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The entrance to a Royal Bank of Canada office is seen in Orlando, Fla. (John Raoux/AP)
The entrance to a Royal Bank of Canada office is seen in Orlando, Fla. (John Raoux/AP)

RBC ends foray into U.S. retail banking with sale to PNC Add to ...

When Royal Bank of Canada began shopping its U.S. retail bank this spring, it wasn’t looking to abandon the struggling business. Instead, RBC wanted to keep a hand in running the operation with a local partner.

But in the weeks that followed, the options for Canada’s largest bank quickly began to shrink.

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Several U.S. banks were interested in a partnership, RBC chief executive officer Gordon Nixon said, but it became clear that joining forces with a small bank would not solve the main problem: a lack of presence for RBC in the U.S. banking market. And if RBC were to merge operations with a larger U.S. bank, it would be forced to settle for a minority role in the combined business, tying up precious capital in an operation that might not pay off.

So RBC decided it had no other option but to become a seller. On Monday, it announced the $3.62-billion (U.S.) deal to sell its network of 424 branches to Pittsburgh-based PNC Financial Services Group .

“Everything was on the table,” Mr. Nixon said in an interview. “In the end, we reached the conclusion that building off our existing platform in the U.S. was not the right decision.”

The deal ends a decade-long experiment in U.S. personal and commercial banking for RBC. The bank has spent $4.6-billion on acquisitions in the U.S., starting in 2001 when it bought North Carolina-based Centura Bank. It was the largest foreign acquisition by a Canadian bank at the time, and RBC followed it up six years later with the purchase of Alabama National Bancorp.

But the cluster of branches RBC assembled from Florida to Virginia was too scattered, and located in mostly smaller markets, to generate strong deposit growth. It was also heavily reliant on mortgage and construction lending, which was clobbered by the U.S. financial crisis. In addition to losing more than $3-billion since 2007, RBC took a $1-billion writedown on the assets in 2009.

Mr. Nixon’s decision to seek out a sale or a partnership also came after the realization that its footprint south of the border was too small to ever make a significant return without spending further to bulk up. PNC says it can give the operations the added heft they needed to attract more customers. PNC will become the fifth-largest U.S. bank with 2,870 branches, and expects to carve $230-million worth of expenses out of the operations.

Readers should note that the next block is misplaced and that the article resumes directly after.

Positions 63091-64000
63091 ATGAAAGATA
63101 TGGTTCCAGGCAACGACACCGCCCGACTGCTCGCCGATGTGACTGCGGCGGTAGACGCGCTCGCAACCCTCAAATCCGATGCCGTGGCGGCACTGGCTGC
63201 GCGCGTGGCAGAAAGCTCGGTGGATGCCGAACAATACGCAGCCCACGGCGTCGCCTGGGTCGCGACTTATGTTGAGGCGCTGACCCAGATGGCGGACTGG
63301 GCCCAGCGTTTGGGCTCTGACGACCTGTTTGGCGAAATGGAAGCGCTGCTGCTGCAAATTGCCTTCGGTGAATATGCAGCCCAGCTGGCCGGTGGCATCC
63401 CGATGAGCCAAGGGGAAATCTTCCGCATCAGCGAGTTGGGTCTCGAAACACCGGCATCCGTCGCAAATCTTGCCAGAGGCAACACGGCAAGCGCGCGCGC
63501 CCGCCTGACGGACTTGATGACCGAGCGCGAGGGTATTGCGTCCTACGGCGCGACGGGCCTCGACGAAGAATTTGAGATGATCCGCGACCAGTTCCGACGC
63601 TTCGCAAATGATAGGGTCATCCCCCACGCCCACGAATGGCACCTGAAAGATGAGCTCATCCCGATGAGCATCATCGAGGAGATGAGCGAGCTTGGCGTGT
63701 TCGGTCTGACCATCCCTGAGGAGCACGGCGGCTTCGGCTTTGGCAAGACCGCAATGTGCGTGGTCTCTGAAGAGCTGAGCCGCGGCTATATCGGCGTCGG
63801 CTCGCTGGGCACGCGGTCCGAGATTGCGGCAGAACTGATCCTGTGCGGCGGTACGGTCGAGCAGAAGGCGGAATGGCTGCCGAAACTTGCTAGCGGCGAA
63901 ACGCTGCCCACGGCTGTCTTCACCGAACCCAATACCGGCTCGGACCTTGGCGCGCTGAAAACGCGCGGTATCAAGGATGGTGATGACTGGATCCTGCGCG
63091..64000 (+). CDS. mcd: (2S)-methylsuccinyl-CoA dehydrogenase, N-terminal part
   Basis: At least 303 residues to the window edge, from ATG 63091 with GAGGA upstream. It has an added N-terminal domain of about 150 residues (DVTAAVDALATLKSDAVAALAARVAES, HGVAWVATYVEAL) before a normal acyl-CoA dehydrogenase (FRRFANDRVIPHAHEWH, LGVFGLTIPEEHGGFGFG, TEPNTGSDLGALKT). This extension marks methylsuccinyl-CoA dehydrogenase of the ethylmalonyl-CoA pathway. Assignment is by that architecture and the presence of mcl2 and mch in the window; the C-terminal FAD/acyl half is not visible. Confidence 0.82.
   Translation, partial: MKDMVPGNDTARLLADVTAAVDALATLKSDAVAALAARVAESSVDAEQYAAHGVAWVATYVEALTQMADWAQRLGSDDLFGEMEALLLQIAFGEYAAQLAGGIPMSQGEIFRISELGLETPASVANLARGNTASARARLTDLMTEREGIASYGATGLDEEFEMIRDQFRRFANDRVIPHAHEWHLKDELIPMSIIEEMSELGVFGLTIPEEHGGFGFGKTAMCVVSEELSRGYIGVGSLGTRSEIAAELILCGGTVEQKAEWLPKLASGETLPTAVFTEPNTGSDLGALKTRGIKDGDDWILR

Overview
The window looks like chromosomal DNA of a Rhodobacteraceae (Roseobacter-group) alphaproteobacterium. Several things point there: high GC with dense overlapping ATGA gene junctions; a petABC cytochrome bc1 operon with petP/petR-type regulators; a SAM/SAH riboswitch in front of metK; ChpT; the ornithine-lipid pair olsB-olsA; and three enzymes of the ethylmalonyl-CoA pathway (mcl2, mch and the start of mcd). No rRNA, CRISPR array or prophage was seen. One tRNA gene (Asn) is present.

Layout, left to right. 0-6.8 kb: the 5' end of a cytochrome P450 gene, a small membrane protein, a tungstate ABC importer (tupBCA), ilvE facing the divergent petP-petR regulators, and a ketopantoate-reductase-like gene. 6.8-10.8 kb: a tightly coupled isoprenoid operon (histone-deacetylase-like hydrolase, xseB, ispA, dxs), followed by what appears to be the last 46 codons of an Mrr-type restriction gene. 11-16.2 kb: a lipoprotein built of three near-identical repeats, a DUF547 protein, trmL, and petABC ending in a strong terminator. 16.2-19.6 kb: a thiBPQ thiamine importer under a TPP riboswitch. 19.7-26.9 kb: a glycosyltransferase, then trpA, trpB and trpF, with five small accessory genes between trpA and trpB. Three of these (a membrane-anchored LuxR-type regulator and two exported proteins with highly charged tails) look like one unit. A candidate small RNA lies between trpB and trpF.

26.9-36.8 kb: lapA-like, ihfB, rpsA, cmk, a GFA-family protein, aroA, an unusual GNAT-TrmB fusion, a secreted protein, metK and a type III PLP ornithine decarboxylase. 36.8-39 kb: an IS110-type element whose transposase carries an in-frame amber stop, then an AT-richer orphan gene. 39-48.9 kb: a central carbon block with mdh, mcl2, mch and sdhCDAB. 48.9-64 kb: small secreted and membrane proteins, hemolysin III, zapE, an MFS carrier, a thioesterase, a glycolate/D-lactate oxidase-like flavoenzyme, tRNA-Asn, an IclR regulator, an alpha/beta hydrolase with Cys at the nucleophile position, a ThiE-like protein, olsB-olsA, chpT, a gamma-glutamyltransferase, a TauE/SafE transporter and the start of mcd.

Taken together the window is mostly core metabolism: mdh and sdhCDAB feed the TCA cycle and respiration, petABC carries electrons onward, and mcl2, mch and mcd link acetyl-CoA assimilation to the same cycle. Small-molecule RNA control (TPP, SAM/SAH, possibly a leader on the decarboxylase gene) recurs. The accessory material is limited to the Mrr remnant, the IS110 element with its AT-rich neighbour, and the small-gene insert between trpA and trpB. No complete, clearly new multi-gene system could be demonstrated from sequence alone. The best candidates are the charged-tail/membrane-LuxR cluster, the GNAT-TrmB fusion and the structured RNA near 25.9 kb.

James Rohr, chief executive officer at PNC, said RBC lacked the size in the United States to be effective. “RBC has built good client relationships,” Mr. Rohr told analysts on a conference call. “But they really haven’t had the opportunity to build a strong product set.”

The price tag includes $3.45-billion for the U.S. branches, and $165-million for related credit card assets in the United States. PNC will pay a combination of cash and stock, with RBC acquiring up to $1-billion in shares in the U.S. bank as part of the deal. The sale is expected to close in March, 2012, pending regulatory approvals.

Though RBC will record a loss of $1.6-billion (Canadian) after-tax this quarter, including a $1.3-billion goodwill writeoff, the price tag was more than what most analysts were expecting the bank to fetch. Robert Sedran, an analyst with CIBC World Markets, called the selling price “robust,” noting that it will free up capital for RBC.

It is not clear how RBC intends to use the proceeds. Mr. Nixon said he doesn’t intend to do a major transaction any time soon, but noted the bank could expand its global wealth management business, or possibly its capital markets operations. RBC is also refocusing its U.S. strategy on investment banking and wealth management, where the bank employs about 8,000 people across 42 states.

Mr. Nixon had been signalling for the past year that the U.S. retail bank was no longer a strategic priority at RBC. “We’ve been challenged in that banking business from day one in terms of reasonable returns,” the CEO said. “We really have not had that strong base from which to build on and I think that would be one of the lessons learned.”

However, given the capital RBC figured it would have to allocate to expanding its U.S. footprint in order to become a significant competitor, “we just couldn’t get comfortable that those risk reward returns were going to be high enough,” Mr. Nixon said.

The deal comes at a time when RBC’s Canadian rivals are expanding in the U.S. retail banking market. Toronto-Dominion Bank purchased a collection of small Florida banks last summer, bringing its large network of U.S. branches along the East Coast to roughly 1,300, which is more than the 1,100 TD has in Canada. TD also bought the auto lending business Chrysler Financial Corp. for $6.3-billion (U.S.).

Bank of Montreal, which has branches in Illinois, announced in December it was buying Midwestern U.S. bank Marshall & Ilsley Corp. for $4.1-billion, expanding its footprint in Wisconsin, Missouri and other states. That deal is expected to close in the coming month.

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